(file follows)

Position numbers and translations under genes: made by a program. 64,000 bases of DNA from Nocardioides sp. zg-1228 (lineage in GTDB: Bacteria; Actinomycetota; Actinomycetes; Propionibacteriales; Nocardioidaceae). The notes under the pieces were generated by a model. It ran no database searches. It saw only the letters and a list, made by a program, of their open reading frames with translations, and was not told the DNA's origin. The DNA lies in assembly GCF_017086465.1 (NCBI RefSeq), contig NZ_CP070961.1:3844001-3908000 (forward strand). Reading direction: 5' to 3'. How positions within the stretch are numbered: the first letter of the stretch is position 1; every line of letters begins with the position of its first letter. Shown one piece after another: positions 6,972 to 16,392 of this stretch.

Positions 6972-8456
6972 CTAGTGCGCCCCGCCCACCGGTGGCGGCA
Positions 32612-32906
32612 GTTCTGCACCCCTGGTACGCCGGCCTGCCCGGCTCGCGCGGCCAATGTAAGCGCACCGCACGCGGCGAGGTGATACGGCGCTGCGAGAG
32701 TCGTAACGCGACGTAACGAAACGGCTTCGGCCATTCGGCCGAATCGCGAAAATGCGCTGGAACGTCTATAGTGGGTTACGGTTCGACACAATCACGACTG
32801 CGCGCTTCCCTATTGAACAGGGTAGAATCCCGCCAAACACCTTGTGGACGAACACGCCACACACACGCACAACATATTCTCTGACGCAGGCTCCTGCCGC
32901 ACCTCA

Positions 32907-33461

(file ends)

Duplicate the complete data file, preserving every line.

Position numbers and translations under genes: made by a program. 64,000 bases of DNA from Nocardioides sp. zg-1228 (lineage in GTDB: Bacteria; Actinomycetota; Actinomycetes; Propionibacteriales; Nocardioidaceae). The notes under the pieces were generated by a model. It ran no database searches. It saw only the letters and a list, made by a program, of their open reading frames with translations, and was not told the DNA's origin. The DNA lies in assembly GCF_017086465.1 (NCBI RefSeq), contig NZ_CP070961.1:3844001-3908000 (forward strand). Reading direction: 5' to 3'. How positions within the stretch are numbered: the first letter of the stretch is position 1; every line of letters begins with the position of its first letter. Shown one piece after another: positions 6,972 to 16,392 of this stretch.

Positions 6972-8456
6972 CTAGTGCGCCCCGCCCACCGGTGGCGGCA
Positions 32612-32906
32612 GTTCTGCACCCCTGGTACGCCGGCCTGCCCGGCTCGCGCGGCCAATGTAAGCGCACCGCACGCGGCGAGGTGATACGGCGCTGCGAGAG
32701 TCGTAACGCGACGTAACGAAACGGCTTCGGCCATTCGGCCGAATCGCGAAAATGCGCTGGAACGTCTATAGTGGGTTACGGTTCGACACAATCACGACTG
32801 CGCGCTTCCCTATTGAACAGGGTAGAATCCCGCCAAACACCTTGTGGACGAACACGCCACACACACGCACAACATATTCTCTGACGCAGGCTCCTGCCGC
32901 ACCTCA

Positions 32907-33461